I had Discount Tire install a set of Barum Bravuris 5HM tires on the 16-inch wheels, which was a reasonably priced high-performance tire that was $81 each. The Super Aero wheels are a 16×6.5 wheel, which is half an inch wider than the stock 15×6 wheels. Increasing the width while reducing the sidewall ratio improved steering response and handling of the Saab significantly. It floated like a ’90s Cadillac on the stock size wheels but is now more responsive and much more enjoyable to drive.
Saab stereo upgrades
The Saab factory stereo consists of two single DIN units – a cassette deck and CD player with an external Harman Kardon amplifier and speakers. Clarion was the OEM for the factory cassette deck and CD player, which all seem to have the same failure point—the display becomes delaminated and is no longer usable. This makes it hard to tune into the right radio station or even adjust basic audio settings.
I struggled internally between finding a rad tape deck or going modern with Bluetooth to make my life easier. I opted for a modern Sony DSX-GS80 head unit for its Bluetooth and dual USB port capabilities. The customizable lighting and plain looks made it easy to not look too out of place in the Saab’s wood trim.
Next up were the speakers. While the factory Harman Kardon system was decent for its time, 24 years in the sun did not treat the foam surrounds well. Most of the rear speakers were shot, minus a single tweeter and mid on opposite sides of the car. The Saab factory speakers consisted of a 2-way 4-inch speaker and tweeter up front, and 3-way 6×9 woofer, 3.5-inch mid and tweeter in the back.
I wanted to keep the Harman Kardon lineage on my Saab 9000 project without spending too much and opted for all Infinity Reference replacements, which are my default go-to for budget car speakers. The front components were replaced with regular Reference 4032CX coaxials because budget 4-inch components are non-existent nowadays. The rear speakers were replaced with the Infinity Reference 9630C 6×9 component system and Reference 3032CFX 3.5-inch coaxials. I opted to not use the crossover or tweeter from the 6×9 components, as the factory wiring treats that channel as purely for low-range audio.
The result was acceptable for using the factory speaker location and amp. It doesn’t sound as good as the factory Harman Kardon system in my BMW 435i, but enjoyable enough for Bluetooth streaming music. It’s missing some low range boom, but that can be addressed with a JBL Stadium BassHub spare tire subwoofer or Infinity BassLink, later.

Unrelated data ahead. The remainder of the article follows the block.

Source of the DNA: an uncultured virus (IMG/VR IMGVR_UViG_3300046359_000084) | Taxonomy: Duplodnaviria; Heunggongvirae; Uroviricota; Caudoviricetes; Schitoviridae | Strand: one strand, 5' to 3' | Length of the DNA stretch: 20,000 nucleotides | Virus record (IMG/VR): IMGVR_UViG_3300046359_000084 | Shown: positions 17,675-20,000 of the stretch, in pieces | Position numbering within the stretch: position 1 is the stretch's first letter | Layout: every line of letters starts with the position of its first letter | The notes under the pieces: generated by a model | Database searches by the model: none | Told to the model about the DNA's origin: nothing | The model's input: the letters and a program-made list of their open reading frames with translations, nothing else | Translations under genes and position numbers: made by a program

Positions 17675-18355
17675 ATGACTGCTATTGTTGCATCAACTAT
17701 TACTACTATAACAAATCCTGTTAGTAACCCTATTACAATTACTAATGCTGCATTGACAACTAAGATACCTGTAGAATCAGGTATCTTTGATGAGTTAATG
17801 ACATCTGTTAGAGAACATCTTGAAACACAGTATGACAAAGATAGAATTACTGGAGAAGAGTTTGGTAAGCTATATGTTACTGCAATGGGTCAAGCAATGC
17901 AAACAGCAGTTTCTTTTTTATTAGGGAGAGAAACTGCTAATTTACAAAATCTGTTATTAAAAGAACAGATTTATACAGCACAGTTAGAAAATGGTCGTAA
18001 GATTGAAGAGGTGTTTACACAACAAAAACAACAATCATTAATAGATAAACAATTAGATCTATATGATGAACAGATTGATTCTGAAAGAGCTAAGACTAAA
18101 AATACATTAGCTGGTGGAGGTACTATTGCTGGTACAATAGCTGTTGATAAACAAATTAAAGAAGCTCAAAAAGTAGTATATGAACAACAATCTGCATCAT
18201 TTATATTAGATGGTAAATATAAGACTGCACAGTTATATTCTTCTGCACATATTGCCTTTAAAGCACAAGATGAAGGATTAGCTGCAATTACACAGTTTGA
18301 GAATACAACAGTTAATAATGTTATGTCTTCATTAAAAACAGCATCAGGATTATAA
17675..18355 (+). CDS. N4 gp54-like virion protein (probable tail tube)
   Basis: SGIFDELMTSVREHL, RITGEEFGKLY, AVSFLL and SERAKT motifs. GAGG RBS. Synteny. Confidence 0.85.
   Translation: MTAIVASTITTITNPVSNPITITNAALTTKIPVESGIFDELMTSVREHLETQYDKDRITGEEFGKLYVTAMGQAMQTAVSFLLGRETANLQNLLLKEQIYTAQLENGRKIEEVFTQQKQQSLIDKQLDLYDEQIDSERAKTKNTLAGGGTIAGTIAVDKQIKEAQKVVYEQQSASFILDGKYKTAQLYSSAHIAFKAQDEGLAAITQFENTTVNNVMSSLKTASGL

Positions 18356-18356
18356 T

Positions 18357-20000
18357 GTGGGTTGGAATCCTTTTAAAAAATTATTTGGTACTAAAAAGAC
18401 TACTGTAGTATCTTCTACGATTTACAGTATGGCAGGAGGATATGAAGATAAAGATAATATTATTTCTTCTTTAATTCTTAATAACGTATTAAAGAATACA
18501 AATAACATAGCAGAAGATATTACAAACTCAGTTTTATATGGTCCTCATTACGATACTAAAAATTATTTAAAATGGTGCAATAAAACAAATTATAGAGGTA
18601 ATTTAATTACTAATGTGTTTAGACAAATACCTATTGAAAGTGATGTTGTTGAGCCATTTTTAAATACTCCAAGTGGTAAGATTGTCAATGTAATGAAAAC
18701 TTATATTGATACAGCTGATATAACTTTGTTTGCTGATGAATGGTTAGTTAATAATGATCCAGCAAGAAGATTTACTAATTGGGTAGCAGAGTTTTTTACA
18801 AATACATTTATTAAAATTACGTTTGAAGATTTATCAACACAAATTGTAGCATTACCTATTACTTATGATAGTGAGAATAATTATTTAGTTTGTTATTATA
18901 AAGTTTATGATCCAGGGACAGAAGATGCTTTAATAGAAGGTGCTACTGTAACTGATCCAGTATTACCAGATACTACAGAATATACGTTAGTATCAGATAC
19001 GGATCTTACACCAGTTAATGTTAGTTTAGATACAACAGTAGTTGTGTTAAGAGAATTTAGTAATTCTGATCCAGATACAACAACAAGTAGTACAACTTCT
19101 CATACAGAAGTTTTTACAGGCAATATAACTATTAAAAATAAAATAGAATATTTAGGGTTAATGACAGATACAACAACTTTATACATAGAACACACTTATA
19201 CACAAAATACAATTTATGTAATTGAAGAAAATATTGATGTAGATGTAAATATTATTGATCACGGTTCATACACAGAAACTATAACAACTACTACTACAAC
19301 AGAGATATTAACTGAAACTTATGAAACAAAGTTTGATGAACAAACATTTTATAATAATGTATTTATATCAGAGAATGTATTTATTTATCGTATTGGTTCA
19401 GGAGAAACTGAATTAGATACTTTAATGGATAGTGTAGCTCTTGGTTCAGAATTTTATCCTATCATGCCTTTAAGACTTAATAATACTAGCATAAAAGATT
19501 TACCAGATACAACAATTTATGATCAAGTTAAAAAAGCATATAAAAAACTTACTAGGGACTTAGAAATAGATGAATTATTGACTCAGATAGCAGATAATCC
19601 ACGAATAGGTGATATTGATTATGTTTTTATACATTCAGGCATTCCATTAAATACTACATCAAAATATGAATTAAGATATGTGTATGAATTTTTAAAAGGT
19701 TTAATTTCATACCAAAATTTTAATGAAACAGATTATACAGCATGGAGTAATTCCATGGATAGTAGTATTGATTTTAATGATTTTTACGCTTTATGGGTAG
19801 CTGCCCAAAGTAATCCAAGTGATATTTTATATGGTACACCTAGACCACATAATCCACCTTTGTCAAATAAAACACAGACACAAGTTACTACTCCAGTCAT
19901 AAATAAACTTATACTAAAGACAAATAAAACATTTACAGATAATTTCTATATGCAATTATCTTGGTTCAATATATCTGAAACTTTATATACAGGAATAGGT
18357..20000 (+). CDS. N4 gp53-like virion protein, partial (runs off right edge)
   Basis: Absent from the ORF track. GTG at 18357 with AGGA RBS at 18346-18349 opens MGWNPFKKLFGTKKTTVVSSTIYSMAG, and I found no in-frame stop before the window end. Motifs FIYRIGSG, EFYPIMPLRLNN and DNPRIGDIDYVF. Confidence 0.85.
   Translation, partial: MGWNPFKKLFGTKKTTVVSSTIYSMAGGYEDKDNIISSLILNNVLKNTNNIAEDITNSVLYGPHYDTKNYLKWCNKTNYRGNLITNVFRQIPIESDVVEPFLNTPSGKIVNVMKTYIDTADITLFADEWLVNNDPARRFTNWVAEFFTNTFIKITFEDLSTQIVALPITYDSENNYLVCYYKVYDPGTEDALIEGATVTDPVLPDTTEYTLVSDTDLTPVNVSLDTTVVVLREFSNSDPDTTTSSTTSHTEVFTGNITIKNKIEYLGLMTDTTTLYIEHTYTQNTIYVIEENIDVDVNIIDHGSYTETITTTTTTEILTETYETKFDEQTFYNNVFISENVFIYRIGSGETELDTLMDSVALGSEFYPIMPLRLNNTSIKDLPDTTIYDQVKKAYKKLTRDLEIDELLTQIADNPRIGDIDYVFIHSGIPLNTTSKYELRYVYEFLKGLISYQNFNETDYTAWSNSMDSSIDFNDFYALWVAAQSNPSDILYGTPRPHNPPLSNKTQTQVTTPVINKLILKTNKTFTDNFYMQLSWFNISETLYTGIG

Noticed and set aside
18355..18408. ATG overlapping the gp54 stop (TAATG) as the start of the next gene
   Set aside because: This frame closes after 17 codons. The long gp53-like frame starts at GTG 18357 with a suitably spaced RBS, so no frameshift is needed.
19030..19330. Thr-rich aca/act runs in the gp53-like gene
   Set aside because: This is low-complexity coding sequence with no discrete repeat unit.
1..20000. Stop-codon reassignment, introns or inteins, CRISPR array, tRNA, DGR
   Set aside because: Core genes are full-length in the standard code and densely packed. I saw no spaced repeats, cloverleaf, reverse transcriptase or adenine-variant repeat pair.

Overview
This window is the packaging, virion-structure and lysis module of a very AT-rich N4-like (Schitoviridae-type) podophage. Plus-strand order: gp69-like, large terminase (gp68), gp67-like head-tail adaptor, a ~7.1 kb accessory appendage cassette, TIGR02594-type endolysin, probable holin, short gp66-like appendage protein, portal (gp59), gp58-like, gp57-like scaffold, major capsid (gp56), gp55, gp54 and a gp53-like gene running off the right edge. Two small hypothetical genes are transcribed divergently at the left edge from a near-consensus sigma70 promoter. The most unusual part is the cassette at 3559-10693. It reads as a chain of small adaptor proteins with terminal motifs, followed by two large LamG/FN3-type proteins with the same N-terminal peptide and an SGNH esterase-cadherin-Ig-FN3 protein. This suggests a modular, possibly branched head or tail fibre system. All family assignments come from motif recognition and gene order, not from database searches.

A little creature comfort
Saab offered a dealer-installed armrest when the 9000 was new. I managed to snag a used dove grey armrest with intentions of dying it to match. After researching leather dye and the cost of the kits, I ended up buying the last new old stock sand beige cover off eBay.
Installation was annoying as it required cutting the carpet, some foam and the insertion of cage nuts. It’s a little shorter than I expected, but I quite enjoy having an armrest, regardless.
That’s it so far
That’s my Saab story so far. It’s nothing crazy, but it’s my latest daily project. I’ll continue to make improvements to my Saab 9000 project here and there and participate in Saab community events. The Saab community is a tremendous resource of the friendliest car enthusiasts I’ve come across. Getting parts for the car is no worse than my ’93 Suzuki Carry and similar in it requires waiting a few days for parts to show up from online stores.
I plan to swap in a 5-speed manual in the future, but finding a parts car or even a transmission isn’t the easiest task since Saab only produced around 500K 9000s globally, with a lot of them ending up being scrapped. I’m also contemplating what to do about the seats. Most of the seats are in good condition without any rips or tears, but the driver seat is pretty bad. I could replace the driver’s seat, but I also have a lead on front and rear seats from an Aero. The downside is it’ll cost about $800 to reupholster them to match. Such are project cars. Such is my Saab 9000 project.